Also, because of the limited tracking range of PSVR, you need to use the correct stick to click into place or gently rotate to make large panning movements that you then fine-tune with your head. It’s such a complicated system that you don’t have to focus on the game anymore. It feels like a coordination challenge, almost like being asked to stroke your head while rubbing your stomach just to play the game. It never works well.

Minecraft Psvr Review

Proof in the PC VR pudding

What would be frustrating would be that implementing support for the PlayStation Move controllers would likely have completely resolved this problem. While the lack of joysticks on the moves would mean the movement would need to be realigned (which other games have successfully managed), they would offer movement controls for crosshair positioning.

Just check out the Oculus Rift version of Minecraft available for the Windows 10 version of the game. It supports 6DoF motion controls where the touch controllers act as virtual Minecraft hands – items on the right, toolbar on the left. This system is exactly what you’d expect from Mincraft VR – you can point your hand at an object that will move the crosshair independently of your head.

This is much more convenient, reduces nausea, and opens the game up to resemble something much closer to the version you’ve previously played on PC and consoles. But even without implementing Move support, the aforementioned DualShock gyroscope control solution could have been used instead. There needs to be an alternate control scheme for PSVR that works better – other VR versions of the game have already proven this.

Minecraft Psvr Review

Living room mode

Living Room mode is another way to play Minecraft on PSVR that was carried over from the Rift version. If you’ve ever used a Netflix app in a VR headset, this is the Minecraft equivalent – living room mode puts you in a small room (made from Minecraft materials) and places the game on a flat screen in front of you. The controls are reset to a standard controller layout with the crosshair assigned to the right joystick.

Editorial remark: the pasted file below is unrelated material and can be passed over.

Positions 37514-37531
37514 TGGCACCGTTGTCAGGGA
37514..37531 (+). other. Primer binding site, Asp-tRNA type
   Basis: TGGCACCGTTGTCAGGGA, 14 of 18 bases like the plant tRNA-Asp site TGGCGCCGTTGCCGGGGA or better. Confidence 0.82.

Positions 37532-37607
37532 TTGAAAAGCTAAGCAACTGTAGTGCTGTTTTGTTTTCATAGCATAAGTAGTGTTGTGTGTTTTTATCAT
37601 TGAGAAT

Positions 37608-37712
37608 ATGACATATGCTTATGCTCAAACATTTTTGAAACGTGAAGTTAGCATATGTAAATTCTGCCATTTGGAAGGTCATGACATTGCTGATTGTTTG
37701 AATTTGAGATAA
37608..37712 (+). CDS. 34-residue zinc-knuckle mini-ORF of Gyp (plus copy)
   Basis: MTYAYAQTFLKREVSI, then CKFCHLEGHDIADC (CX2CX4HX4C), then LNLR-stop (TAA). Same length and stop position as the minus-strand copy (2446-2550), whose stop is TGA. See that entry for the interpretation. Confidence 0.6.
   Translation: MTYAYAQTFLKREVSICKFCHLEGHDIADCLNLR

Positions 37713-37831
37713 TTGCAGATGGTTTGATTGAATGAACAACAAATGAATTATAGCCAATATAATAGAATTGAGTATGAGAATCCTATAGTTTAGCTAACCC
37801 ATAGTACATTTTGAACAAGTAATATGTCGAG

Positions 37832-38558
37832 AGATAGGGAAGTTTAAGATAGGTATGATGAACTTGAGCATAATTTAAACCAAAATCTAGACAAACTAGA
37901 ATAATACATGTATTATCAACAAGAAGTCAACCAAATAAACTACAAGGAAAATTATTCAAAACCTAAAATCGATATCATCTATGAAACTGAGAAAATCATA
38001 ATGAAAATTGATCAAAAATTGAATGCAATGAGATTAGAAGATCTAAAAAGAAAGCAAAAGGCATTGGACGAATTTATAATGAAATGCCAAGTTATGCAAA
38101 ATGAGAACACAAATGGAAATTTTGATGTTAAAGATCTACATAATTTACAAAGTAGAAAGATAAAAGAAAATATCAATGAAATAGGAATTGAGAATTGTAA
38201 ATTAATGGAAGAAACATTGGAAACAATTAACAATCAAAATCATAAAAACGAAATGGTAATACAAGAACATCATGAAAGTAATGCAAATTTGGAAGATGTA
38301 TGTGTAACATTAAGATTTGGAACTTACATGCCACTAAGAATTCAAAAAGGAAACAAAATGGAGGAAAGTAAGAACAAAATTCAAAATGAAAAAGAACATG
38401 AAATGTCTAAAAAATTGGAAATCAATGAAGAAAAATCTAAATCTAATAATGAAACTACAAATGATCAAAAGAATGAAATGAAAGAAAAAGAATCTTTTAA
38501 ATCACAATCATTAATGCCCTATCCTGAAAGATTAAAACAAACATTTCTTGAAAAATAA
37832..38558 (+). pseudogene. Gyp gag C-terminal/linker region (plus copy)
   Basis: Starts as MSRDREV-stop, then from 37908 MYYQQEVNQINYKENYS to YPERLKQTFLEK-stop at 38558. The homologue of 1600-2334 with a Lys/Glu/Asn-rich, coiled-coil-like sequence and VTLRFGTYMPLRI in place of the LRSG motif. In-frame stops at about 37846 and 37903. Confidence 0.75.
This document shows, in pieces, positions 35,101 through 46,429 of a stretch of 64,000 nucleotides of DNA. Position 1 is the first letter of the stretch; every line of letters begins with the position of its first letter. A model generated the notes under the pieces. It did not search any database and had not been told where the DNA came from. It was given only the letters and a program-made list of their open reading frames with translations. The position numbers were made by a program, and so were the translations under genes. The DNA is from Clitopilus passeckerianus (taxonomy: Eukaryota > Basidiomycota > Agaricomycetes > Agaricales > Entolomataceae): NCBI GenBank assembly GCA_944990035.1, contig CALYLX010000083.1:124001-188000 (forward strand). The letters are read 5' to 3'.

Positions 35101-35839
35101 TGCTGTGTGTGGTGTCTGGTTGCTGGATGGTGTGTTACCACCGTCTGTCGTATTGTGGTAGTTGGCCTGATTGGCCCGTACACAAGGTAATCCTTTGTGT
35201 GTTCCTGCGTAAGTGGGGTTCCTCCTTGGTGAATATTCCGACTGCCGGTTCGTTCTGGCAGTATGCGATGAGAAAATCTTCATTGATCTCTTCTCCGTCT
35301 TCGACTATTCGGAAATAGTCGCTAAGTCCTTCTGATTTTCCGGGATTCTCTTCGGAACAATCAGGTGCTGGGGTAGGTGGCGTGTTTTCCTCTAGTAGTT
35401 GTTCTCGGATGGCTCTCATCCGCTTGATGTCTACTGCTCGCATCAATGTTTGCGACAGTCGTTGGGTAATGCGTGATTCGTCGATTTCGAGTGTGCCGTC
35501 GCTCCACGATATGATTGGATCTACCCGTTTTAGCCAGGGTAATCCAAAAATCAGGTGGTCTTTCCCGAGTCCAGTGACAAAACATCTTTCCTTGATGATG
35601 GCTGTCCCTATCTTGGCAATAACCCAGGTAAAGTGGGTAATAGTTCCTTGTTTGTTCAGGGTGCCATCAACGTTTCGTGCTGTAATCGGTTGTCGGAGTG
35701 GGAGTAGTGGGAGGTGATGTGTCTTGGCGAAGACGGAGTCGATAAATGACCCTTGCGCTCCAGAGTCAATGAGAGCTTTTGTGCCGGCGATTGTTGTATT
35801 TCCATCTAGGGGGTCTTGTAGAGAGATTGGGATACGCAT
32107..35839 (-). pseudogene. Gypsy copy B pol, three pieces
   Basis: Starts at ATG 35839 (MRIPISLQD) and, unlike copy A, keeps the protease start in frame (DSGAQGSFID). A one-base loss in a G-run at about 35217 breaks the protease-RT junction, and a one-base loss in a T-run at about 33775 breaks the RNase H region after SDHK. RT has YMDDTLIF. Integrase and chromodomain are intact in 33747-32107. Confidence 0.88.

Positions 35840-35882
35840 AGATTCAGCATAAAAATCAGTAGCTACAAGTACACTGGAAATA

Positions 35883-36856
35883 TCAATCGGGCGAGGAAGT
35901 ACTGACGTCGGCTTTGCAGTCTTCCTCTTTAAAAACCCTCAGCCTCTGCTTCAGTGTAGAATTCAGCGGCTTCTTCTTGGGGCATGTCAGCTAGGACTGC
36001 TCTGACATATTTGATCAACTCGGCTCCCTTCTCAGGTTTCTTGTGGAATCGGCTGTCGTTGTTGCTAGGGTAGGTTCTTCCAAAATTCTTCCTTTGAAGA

Ironically, this is a great way to play the game in VR on PlayStation 4. It works well and doesn’t have any of the control issues of full immersive mode. According to the developers, the Living Room mode has been implemented as a convenience feature – you can simply press it at any time by pressing the control pad – so that nausea-prone individuals can quickly switch out of full immersion when they start feeling queasy.

Minecraft PSVR living room mode

The Living Room mode works well, but is a bit irrelevant to the game as a full-time VR solution. If you’ve only used this mode while gaming with a headset, all you get is nothing other than playing the game on PS4 only without a headset.

Minecraft PSVR Review: Final Impressions

It’s a shame I spent so much time on this review talking about what Minecraft PSVR was doing wrong – it certainly wasn’t what I wanted to focus on. There is no getting around how unforgivable the current PSVR control scheme is, however – it makes the game boundary unplayable, nasty, and physically taxing on your neck. It’s a shame because Minecraft is a fantastic game and there is great potential for a great VR version on PlayStation 4. As a fan of the franchise, it’s disappointing that the three year old Rift release is doing a better job.

When Minecraft launched, one of the biggest talking points was its scope and the immersion that came with it. You could create your own entire city and the blocky pixel art graphics didn’t matter because you were so ingrained in this virtual world that you had created. When you add multiplayer to the mix, it even shares some of the world-building DNA that can be seen in social VR apps like VRChat or Facebook Horizon. Unfortunately, all of the immersion from the original game is lost at PSVR – you’re so busy with the controls that full immersion seems like a pipe dream.

Since there seem to be many solutions available to fix the problem, there really is no excuse why Minecraft PSVR is playing as badly as it is. Minecraft remains a fantastic game and one of the most popular of all time, but implementing it on PSVR stands in the way of being fun. You’re better off playing without the headset – Minecraft on PSVR is a blocky mess, and I’m not talking about the resolution.


Minecraft PSVR rating points

Minecraft is available now on PS4 with PlayStation VR support for $ 19.99. For more information on how we got that score, see our Review guidelines.